Ariets Research Blog

January 3, 2015

Scythians of the north Pontic region: Between-group cranial variation, affinities, and origins

Filed under: -History, -Scythians, Asia, Indo-Europeans, Physical anthropology — Ariets @ 2:47 pm

In recent years, the controversy around the origin of the North Pontic Scythianshas become rather acute among physical anthropologists (Yablonsky, 2000;Kozintsev, 2000; Kruts, 2004). One of the key issues concerns the biologicalhomogeneity of this group. S.G. Yefimova (2000), who, like L.T. Yablonsky (2000),advocates the idea that Scythians were autochthonous and biologically homogeneous,has nevertheless convincingly revealed marked cranial differences between Scythiansof the steppe and those of the forest-steppe. In her view, these differences do notdisprove the local origin of the Scythians and are due to the biological diversity of theTimber-grave (Srubnaya) people, who, according to Yefimova and Yablonsky, wereancestral to all Scythians, as well as to microevolutionary processes that affected primarily the steppe populations. According to an alternative view, the differences aremostly explained by the affinities of the steppe Scythians with nomadic populationsliving in more eastern areas of Eurasia – Sacae, Sauromatians, early Sarmatians(Kruts, 2004) or with the inhabitants of Tuva (Kozintsev, 2000). Both principalgeographic groups of the Scythians – those of the steppe and those of the forest-steppe – appear to be heterogeneous as well.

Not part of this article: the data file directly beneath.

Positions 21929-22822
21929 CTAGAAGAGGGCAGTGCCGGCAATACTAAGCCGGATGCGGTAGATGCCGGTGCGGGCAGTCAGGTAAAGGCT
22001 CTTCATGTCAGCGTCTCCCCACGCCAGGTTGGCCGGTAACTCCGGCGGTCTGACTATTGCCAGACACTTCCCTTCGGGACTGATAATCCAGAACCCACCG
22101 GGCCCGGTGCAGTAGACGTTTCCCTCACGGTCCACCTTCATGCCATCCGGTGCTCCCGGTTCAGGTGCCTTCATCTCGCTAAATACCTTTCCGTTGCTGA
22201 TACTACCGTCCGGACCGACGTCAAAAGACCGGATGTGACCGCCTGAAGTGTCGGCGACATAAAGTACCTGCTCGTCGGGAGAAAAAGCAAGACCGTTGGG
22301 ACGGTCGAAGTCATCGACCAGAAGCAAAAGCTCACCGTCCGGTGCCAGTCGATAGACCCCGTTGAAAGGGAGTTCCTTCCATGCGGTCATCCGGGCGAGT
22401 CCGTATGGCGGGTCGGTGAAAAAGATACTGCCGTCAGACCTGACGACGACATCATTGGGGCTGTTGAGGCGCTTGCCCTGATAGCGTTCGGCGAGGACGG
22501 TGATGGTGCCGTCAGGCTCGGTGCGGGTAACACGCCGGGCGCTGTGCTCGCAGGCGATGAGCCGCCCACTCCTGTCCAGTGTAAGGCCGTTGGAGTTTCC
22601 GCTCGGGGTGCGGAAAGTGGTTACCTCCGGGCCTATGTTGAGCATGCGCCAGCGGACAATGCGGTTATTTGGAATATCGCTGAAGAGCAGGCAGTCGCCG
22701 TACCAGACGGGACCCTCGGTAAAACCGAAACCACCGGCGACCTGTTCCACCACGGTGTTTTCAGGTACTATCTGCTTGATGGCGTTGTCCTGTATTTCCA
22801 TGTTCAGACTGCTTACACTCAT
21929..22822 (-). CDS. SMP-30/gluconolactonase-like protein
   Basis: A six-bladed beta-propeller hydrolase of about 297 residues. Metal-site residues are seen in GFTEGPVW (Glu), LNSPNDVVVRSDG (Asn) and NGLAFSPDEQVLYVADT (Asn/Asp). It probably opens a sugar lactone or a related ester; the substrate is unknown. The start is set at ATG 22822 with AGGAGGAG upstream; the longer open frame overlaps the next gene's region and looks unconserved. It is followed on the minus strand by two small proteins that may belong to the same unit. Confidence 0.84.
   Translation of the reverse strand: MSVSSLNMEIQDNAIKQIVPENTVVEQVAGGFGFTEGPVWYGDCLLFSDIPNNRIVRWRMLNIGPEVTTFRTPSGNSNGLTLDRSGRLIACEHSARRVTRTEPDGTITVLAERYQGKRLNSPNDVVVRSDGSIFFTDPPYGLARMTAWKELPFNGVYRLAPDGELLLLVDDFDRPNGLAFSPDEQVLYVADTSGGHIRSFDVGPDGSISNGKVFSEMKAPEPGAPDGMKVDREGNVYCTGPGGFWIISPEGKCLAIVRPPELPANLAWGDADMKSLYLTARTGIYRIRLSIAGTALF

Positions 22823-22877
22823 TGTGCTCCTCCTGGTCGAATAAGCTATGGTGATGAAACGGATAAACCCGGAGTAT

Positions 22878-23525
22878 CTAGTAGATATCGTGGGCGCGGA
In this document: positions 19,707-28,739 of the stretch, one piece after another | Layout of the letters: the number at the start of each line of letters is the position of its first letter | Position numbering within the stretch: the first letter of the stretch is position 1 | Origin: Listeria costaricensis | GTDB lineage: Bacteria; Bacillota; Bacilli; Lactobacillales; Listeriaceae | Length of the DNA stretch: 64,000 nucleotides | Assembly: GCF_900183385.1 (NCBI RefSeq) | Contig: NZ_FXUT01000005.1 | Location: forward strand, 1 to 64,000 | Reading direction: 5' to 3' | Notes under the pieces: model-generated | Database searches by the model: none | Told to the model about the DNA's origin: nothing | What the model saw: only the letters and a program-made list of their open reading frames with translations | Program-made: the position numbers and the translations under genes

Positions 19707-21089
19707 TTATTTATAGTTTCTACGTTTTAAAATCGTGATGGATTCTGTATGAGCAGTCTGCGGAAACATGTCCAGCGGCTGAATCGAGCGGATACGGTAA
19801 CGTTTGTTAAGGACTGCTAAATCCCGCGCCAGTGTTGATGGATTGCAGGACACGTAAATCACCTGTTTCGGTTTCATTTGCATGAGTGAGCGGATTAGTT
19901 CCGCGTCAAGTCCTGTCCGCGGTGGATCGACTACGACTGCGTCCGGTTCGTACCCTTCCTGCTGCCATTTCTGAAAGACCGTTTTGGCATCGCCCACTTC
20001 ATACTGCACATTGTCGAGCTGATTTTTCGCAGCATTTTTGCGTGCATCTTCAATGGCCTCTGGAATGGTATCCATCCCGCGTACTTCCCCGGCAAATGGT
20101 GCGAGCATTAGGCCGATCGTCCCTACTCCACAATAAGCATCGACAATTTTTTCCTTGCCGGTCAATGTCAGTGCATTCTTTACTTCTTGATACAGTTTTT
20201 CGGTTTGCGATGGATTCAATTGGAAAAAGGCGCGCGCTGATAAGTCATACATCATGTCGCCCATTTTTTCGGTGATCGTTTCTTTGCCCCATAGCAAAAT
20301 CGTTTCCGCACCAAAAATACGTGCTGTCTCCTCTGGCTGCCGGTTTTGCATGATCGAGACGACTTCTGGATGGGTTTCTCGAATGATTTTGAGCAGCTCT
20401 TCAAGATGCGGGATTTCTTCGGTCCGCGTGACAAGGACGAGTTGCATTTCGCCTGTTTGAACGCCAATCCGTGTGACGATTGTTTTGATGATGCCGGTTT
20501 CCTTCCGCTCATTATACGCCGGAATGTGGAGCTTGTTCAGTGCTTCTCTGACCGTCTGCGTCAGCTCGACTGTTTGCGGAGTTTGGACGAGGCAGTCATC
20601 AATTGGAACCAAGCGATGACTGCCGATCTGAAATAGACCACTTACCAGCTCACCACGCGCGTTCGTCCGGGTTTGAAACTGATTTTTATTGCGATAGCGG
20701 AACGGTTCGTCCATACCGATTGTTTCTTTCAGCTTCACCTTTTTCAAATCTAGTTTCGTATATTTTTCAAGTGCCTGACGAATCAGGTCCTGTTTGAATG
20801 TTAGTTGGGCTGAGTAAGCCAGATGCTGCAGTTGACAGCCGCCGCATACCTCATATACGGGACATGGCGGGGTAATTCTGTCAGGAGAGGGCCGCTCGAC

Apparently, then, the use of the pooled Scythian cranial series is no longer justified. It is even not enough to use the two pooled geographical samples (from thesteppe and from the forest-steppe), as I did in my previous article (Ibid.). Theimmediate task is to examine the internal and external affinities of each localScythian population. The work in this direction has already been started by S.G.Yefimova (2000) and S.I. Kruts (2004).The present article is based on a huge new sample of cranial material from the North Pontic region, dating from both the Scythian period (Early Iron Age) and theBronze Age. Most specimens were studied by S.I. Kruts, whose tireless efforts overseveral decades have greatly augmented our understanding of the population historyof Eastern Europe, and who has generously allowed me to use her unpublished data.It can be hoped that the analysis of local Scythian populations will help us tounderstand both the origins of this people and the factors behind their biologicaldifferentiation. If the principal factor of the observed diversity was microevolution,one can hardly expect that separate Scythian populations would be especially close tonon-Scythian ones by chance, since, theoretically, microevolutionary processes suchas brachycephalization and gracilization cannot result in incidental similarities between unrelated groups over an entire set of traits. This is self-evident with regardto random processes. Therefore, if such similarities are observed, it is more probablethat they reflect true affinities.An additional reason for undertaking the present study was the recentappearance of important archaeological and biological facts which concern theancient Indo-Europeans of Eastern Central Asia and prompt us to revise certainscholarly assumptions.